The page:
Hammers said one of his main takeaways from participating in the program was learning how to articulate his ideas and the science behind them to proposal reviewers and then learning how to pitch those ideas to broader audiences so they understand why it’s important to fund his project.
“Even though I could clearly talk about the science, I got a better idea of how to … use the right phrasing that puts a good polish on it,” he said. “It was great to learn those skills, because it’s usually something you have to gain through direct experience rather than mentoring and coaching.”
Maryam Rahman, M.D., M.S., an associate professor in the Lillian S. Wells Department of Neurosurgery, participated on Hammers’ team and said her favorite part of the R01 boot camp was working with colleagues beyond her usual network of clinicians and neurosurgeons to collaborate and share insights.
“We all have our own circles of people who we lean on to help us in grant writing, and I felt like the boot camp gave me the opportunity to reach out of my usual circle of mentors and confidants to get a different perspective on campus to help with the development of my grant,” said Rahman, whose lab focuses on identifying novel immunotherapy approaches to address brain cancer. “I think this is what makes UF great, because people are helping not out of obligation but to truly be mentors. What a beautiful thing it is to sit in a room with people who are invested not only in their own success, but who are also want to pull you up with them.”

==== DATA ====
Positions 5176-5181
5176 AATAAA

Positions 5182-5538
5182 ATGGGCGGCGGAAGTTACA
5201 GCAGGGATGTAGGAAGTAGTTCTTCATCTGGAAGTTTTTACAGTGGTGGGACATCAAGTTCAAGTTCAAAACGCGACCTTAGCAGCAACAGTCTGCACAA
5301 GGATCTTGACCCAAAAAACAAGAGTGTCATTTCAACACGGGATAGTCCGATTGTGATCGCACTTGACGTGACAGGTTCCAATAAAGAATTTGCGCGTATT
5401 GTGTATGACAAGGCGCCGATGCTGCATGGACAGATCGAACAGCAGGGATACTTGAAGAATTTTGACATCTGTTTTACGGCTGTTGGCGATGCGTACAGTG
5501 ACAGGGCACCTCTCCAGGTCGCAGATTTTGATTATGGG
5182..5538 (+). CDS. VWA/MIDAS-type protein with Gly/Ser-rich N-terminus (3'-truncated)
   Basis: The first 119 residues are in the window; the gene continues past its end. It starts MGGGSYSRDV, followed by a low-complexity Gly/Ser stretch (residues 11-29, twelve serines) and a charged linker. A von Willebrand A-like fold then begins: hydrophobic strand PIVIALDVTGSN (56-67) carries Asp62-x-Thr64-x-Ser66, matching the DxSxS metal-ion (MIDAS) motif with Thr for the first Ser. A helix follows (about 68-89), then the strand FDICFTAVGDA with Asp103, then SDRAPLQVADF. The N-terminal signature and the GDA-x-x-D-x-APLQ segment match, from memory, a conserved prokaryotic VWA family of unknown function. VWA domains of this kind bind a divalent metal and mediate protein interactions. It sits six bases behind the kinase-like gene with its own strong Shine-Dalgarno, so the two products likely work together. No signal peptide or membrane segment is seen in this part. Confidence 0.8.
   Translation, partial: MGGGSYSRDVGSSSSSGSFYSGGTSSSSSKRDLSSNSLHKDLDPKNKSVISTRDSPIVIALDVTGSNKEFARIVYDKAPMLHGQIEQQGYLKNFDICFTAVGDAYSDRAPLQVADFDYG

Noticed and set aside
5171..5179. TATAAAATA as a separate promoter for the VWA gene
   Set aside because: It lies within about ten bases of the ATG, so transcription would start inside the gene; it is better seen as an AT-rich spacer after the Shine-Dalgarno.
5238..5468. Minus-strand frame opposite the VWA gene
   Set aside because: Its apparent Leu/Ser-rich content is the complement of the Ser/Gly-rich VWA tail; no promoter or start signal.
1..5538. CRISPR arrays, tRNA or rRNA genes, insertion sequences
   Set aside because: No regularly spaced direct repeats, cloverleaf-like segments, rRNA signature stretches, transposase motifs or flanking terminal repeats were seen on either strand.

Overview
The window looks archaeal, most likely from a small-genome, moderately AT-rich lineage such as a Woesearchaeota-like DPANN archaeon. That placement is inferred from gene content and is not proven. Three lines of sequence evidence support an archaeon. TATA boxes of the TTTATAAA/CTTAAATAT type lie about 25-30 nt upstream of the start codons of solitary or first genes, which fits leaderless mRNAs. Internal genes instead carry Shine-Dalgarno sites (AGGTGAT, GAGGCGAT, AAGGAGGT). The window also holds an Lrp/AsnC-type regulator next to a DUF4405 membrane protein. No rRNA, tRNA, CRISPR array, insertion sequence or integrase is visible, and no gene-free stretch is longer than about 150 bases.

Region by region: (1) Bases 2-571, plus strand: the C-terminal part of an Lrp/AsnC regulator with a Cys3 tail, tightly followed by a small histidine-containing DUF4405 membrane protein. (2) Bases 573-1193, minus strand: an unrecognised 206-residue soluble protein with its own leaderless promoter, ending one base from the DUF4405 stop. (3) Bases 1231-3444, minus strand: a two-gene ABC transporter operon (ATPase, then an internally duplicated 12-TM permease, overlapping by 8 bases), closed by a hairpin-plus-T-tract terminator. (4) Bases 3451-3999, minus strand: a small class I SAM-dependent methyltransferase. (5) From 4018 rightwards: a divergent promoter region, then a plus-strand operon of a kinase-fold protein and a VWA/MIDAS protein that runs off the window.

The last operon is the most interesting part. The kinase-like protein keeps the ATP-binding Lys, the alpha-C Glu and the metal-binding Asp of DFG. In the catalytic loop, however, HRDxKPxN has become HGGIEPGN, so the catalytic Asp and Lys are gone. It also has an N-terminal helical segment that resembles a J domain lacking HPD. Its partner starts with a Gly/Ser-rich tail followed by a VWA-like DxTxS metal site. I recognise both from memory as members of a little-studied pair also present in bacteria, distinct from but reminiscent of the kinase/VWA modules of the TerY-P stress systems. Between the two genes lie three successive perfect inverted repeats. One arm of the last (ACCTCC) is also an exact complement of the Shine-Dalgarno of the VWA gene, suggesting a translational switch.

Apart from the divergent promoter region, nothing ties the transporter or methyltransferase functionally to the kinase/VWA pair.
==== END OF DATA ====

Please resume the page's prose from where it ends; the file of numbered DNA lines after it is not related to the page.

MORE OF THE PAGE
Rahman resubmitted her R01 proposal this month and will learn about its status from reviewers this fall.
“The success of all our participants is a tremendous validation of the vision and work that have been put into the program,” said Elias Sayour, M.D., Ph.D., an associate professor in the departments of neurosurgery and pediatrics, who serves as co-director of the boot camp, along with Azra Bihorac, M.D., M.S., and Dan Wesson, Ph.D. “It’s also a reminder that the best is yet to come.”